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While learning C2 level grammar structures for my exam, I came across this structure. Using would with wide range of adverbs such as possibly, undoubtedly etc.

Consider these sentences:

  • I believe that the construction of such a centre would undoubtedly contribute to the improvement of our quality of life.
  • Organising family-oriented activities would significantly increase membership and raise the society's popularity with local community.

Why is would used in these sentence? I know would is used for politeness and also as past form of will. But, none is the case here.

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    Even if 'would' is replaced with 'will' it should hold good; rather I would prefer that.
    – Ram Pillai
    Aug 19 '20 at 3:21
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    Would is used in far more contexts that just politeness or the past tense of will. Aug 19 '20 at 3:55
  • How would we possibly know? Would is used in an implied if situation.
    – Lambie
    Aug 26 '20 at 20:54
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I believe that the construction of such a centre would undoubtedly contribute to the improvement of our quality of life.

I believe that the construction of such a centre will undoubtedly contribute to the improvement of our quality of life.

Both are correct, but the first one implies that the construction of the centre is just a proposal and suggests that it won't necessarily go ahead (even though, in the speaker's view, it ought to). The second suggests that the proposal has been agreed or is likely to be agreed. (Some speakers also use "will" to pre-empt the decision by sounding confident that it will go their way.)

Organising family-oriented activities would significantly increase membership and raise the society's popularity with the local community.

Organising family-oriented activities will significantly increase membership and raise the society's popularity with the local community.

Again, both are correct, but the first describes what the consequences of the proposed activities would be (if they were to go ahead), while the second describes what the consequences will be (either knowing that the proposal has been agreed or opting to assume that it will go ahead).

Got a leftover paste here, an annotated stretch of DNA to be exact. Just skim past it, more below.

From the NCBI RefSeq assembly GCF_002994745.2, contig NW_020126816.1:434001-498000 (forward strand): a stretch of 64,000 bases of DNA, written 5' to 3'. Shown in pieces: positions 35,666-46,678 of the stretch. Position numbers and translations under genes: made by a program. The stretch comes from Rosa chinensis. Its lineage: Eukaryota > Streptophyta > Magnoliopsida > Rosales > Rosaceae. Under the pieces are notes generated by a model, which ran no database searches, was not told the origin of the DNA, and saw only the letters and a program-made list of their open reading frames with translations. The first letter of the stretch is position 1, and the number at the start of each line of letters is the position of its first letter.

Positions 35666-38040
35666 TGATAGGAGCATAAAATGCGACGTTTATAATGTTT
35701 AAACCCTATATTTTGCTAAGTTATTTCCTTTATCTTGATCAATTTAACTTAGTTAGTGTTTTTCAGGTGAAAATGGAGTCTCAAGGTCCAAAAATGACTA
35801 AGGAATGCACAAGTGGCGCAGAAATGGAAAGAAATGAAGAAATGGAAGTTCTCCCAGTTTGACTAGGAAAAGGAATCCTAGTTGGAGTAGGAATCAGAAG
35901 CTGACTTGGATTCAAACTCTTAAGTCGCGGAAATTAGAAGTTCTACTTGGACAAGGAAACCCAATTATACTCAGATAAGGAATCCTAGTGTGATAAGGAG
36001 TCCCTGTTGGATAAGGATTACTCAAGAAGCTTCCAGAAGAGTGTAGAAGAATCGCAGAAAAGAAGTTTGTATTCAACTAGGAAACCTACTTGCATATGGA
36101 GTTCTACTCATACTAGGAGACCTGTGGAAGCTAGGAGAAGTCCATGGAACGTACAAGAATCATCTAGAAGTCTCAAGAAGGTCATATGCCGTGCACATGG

We could also express these two sentences like this (respectively):

If family activites were organised, they would significantly increase membership and raise the society's popularity with the local community.

When (or if) family activities are organised, they will significantly increase membership and raise the society's popularity with the local community.

In the if-less and when-less versions of the two sentences, the conditions become less explicit. Where "would" is used, the conditional nature of the statement is still clear. Where "will" is used, the statement sounds more like a prediction, but is still implicitly premised on the family activities going ahead.

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I came across this structure. Using would with wide range of adverbs such as possibly, undoubtedly etc.

What you came across was a "wide range of adverbs" modifying the infinitive:

I believe that the construction of such a centre would {undoubtedly contribute} to the improvement of our quality of life.

Organising family-oriented activities would {significantly increase} membership and raise the society's popularity with local community.

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